@yeso in reading the syllabus it just seems like most of the games chosen are “game-reflexive” (i like this turn of phrase) because the professor is assuming a level of familiarity with games and wants to spend time assessing them through games that also try to examine or play with the medium of games, which to me isn’t uninteresting in itself, even if some of the games that the professor chose might kinda suck
in my mind this is better than taking a halo etc. and through force of will, using a rigid critical lens, marxism, phenomenology, new criticism, feminism, post-colonialism, whatever, anything, trying to make it a reflection of a social problem. this is a valid and interesting approach, but in academia’s exploration of “art” it’s really the only permitted approach and the author’s intent is just totally disregarded, which i hate. i think it’s this way because denying the artist any agency elevates the commentator above the artist but that’s another conversation, ha ha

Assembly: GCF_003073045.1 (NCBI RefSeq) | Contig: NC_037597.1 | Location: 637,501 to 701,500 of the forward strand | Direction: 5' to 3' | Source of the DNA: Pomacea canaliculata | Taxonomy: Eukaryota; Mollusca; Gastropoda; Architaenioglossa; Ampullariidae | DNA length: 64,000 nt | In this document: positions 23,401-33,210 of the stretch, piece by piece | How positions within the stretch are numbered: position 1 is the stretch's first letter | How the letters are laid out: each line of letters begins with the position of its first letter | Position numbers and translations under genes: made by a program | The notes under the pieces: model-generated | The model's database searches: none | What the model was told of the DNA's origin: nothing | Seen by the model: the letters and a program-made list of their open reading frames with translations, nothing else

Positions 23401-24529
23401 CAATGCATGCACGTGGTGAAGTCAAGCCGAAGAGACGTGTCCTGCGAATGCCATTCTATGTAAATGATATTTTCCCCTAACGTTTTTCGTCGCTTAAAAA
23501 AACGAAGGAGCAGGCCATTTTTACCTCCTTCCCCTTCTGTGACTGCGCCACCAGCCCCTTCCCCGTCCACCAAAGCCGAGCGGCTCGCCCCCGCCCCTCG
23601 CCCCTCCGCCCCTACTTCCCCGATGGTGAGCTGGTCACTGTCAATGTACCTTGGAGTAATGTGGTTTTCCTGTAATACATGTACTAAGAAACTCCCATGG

in my view, especially in a 101 course, it’s more interesting to take a work that has a definite objective and learn about its historical and cultural circumstances and just try to puzzle out what it’s trying to say about, uh, “society.” that should be the fundamental step since in general a work’s cultural and historical references are going to be lost on the average student. then do the cultural critique stuff later
i guess part of the problem is, as you say, most games just don’t have any literary aspirations, and to add to that, the standards for game storytelling and their cultural commentary are very low, whereas in, say, literature, there are hundreds of years of works that do this to choose from. to be clear most of my favorite games don’t have literary aspirations and i’m glad that all games don’t
so, i like this syllabus based on the games chosen and i’m surprised it’s coming out of uchicago, which for liberal arts at least has a reputation for prizing french-style inscrutable social theory.